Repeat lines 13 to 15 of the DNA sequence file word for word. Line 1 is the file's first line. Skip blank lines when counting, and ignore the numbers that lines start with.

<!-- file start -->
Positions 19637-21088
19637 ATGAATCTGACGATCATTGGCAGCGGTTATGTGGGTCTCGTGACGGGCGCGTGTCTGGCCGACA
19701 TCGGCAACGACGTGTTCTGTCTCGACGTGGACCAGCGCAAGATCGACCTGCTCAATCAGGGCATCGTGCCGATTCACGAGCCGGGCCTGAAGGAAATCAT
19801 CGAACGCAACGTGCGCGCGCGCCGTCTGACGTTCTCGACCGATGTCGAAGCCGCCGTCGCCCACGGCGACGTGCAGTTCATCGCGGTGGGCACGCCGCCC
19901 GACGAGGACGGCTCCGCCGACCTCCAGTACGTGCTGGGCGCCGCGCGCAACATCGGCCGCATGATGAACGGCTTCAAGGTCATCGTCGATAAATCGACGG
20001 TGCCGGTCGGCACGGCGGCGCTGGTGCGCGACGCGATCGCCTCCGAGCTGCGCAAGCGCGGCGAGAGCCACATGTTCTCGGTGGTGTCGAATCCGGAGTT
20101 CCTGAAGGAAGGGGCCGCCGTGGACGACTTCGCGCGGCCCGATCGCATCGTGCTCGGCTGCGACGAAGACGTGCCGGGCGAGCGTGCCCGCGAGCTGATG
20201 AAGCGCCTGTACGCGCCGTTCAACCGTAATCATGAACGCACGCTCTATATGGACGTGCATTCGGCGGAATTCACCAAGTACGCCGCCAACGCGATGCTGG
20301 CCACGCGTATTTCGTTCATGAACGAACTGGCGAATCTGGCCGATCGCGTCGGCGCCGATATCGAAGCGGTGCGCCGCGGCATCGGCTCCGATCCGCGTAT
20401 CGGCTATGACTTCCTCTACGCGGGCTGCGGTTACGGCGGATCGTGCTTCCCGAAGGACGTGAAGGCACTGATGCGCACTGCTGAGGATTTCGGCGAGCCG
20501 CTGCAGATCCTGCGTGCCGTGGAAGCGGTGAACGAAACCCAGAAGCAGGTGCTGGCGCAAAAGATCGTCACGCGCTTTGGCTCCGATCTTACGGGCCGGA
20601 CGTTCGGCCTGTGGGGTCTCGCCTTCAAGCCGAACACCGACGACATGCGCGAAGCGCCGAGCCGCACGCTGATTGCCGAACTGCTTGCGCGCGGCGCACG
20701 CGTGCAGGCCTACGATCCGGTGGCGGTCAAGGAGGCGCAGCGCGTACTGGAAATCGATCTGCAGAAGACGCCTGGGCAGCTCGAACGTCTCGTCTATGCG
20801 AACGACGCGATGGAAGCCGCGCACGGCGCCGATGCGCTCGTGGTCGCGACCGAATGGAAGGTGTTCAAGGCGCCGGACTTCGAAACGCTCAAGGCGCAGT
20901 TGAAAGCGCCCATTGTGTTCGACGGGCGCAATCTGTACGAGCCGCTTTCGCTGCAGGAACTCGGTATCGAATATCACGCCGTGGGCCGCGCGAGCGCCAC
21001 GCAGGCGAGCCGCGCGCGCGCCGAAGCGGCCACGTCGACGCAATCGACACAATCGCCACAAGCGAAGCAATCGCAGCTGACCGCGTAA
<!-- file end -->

20701 CGTGCAGGCCTACGATCCGGTGGCGGTCAAGGAGGCGCAGCGCGTACTGGAAATCGATCTGCAGAAGACGCCTGGGCAGCTCGAACGTCTCGTCTATGCG
20801 AACGACGCGATGGAAGCCGCGCACGGCGCCGATGCGCTCGTGGTCGCGACCGAATGGAAGGTGTTCAAGGCGCCGGACTTCGAAACGCTCAAGGCGCAGT
20901 TGAAAGCGCCCATTGTGTTCGACGGGCGCAATCTGTACGAGCCGCTTTCGCTGCAGGAACTCGGTATCGAATATCACGCCGTGGGCCGCGCGAGCGCCAC